Thursday, 13 August 2009

Swine flu: Dry spell saves Hyderabad from novel pandemic influenza H1N1

By Syed Akbar
Hyderabad, Aug 11: The continued dry spell and above normal temperatures so far this rainy season have saved Hyderabad from the wrath of swine flu, while low temperatures played havoc in Pune.

Hyderabad initially led the swine flu cases in the country but the prolonged dry spell helped in the containment of the novel H1N1 virus that causes human influenza. Above normal temperatures coupled with proper planning by health authorities arrested the spread of the virus in the community. Unlike in Pune, the human influenza virus has not penetrated into the local community. Hyderabad has thus far recorded 74 positive cases and only a couple of them are locally contacted cases.

While day temperatures hovered between 33 and 37 degrees C in Hyderabad, the mercury did not cross 28 degrees C in the last 10 days in Pune. Added to the low temperature was the cloudy sky. In Pune the virus has penetrated into the community as all the fresh cases reported from there have been local residents.

"The climate has been cold in Pune and for several days we have not seen the sun in full brightness. The day temperature was also below normal," said G Dayanidhi, who frequents between Pune and Hyderabad on business.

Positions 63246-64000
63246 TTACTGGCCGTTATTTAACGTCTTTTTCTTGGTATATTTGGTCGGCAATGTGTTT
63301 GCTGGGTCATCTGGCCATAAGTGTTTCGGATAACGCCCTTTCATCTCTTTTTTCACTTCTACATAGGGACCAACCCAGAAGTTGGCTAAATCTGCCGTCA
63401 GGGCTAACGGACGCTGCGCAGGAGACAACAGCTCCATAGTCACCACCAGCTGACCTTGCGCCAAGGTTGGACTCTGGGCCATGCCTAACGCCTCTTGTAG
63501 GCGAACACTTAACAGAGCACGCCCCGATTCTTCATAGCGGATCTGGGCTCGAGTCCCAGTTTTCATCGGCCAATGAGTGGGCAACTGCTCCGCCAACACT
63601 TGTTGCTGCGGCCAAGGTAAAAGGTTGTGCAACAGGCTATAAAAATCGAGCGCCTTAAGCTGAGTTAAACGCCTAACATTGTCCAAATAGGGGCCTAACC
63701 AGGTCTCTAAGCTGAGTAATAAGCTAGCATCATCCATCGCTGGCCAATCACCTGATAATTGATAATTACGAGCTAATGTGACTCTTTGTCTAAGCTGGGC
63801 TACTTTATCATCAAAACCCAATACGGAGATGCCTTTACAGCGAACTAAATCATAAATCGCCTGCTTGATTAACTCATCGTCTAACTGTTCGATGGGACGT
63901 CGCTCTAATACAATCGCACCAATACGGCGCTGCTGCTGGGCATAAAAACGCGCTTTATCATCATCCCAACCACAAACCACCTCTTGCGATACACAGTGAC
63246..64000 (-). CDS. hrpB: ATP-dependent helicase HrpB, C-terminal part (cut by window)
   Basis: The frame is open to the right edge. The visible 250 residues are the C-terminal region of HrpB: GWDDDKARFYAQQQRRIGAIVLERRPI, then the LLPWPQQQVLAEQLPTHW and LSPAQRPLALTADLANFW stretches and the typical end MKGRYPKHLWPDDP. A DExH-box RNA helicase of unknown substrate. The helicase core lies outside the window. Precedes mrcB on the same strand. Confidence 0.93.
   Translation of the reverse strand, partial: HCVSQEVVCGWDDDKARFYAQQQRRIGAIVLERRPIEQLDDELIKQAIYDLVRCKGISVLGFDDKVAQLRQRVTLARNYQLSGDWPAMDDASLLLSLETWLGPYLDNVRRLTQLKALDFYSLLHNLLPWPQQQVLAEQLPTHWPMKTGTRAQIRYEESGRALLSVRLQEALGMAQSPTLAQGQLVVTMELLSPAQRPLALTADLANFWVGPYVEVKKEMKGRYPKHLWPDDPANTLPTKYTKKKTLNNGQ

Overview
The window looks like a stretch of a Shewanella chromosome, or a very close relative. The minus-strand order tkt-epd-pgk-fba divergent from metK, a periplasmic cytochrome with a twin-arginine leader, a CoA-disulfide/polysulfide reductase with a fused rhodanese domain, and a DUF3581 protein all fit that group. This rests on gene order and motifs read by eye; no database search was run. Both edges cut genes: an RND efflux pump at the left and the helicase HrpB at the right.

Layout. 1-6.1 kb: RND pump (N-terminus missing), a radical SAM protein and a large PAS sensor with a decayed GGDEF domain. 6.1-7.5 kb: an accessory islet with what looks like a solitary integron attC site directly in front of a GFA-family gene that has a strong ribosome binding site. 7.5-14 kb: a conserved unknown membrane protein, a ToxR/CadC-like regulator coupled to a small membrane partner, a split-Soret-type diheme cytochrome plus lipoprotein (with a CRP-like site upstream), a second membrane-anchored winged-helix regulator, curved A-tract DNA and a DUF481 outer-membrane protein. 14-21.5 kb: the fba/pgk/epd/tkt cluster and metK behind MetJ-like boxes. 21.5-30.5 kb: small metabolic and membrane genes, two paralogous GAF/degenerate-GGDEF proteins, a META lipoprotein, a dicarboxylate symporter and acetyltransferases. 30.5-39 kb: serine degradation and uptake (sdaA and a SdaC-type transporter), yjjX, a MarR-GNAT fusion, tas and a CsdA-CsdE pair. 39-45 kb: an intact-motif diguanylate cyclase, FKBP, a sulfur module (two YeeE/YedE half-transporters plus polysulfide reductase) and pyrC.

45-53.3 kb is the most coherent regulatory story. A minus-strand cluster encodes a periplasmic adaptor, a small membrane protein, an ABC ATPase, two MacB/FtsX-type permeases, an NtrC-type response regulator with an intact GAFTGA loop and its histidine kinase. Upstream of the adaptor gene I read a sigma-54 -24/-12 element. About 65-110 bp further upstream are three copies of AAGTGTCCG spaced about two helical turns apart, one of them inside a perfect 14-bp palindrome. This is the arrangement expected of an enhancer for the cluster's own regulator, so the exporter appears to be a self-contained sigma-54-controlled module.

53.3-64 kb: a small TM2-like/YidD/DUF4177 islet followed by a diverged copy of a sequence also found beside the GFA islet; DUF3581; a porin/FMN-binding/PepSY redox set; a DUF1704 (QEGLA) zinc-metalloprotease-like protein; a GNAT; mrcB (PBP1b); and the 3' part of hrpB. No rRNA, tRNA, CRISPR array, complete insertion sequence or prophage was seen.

Pune now leads the swine flu cases with about 270 positive cases and five of the 10 deaths reported in the country. In cold climate, the aerosols stay longer carrying the virus and thus the chances of infection are high during winter and rainy seasons.

"While environmental factors like low temperatures help in the fast spread of influenza virus, the host and viral factors determine the survival or otherwise of the patient. In case of Hyderabad, above normal temperatures helped in the containment of the virus. Since Pune has the maximum number of cases, it also
leads in terms of fatalities. The immunity of a patient (host) and the potent of the virus decide the fate," said senior physician Dr Aftab Ahmed of Apollo Hospitals.

Location of international airport in Hyderabad has also helped in the arrest of the virus from spreading to the locals. Those with swine flu symptoms were quarantined at the airport level itself and those who came into close contact with them had been kept under medical surveillance. But in the case of Pune, the international passengers, with the virus, landed in Mumbai airport and later spread the disease in the community.

Hyderabad district medical and health officer Dr Ch Jayakumari said they had prevented the virus from going to the secondary level in Hyderabad. "Had it gone into the community, it would have been catastrophic. Moreover, those in Hyderabad are nutritionally in an advantageous stage as compared to those living in western India," she said.

1 comment:

Raj said...

Thanks for the informative article.

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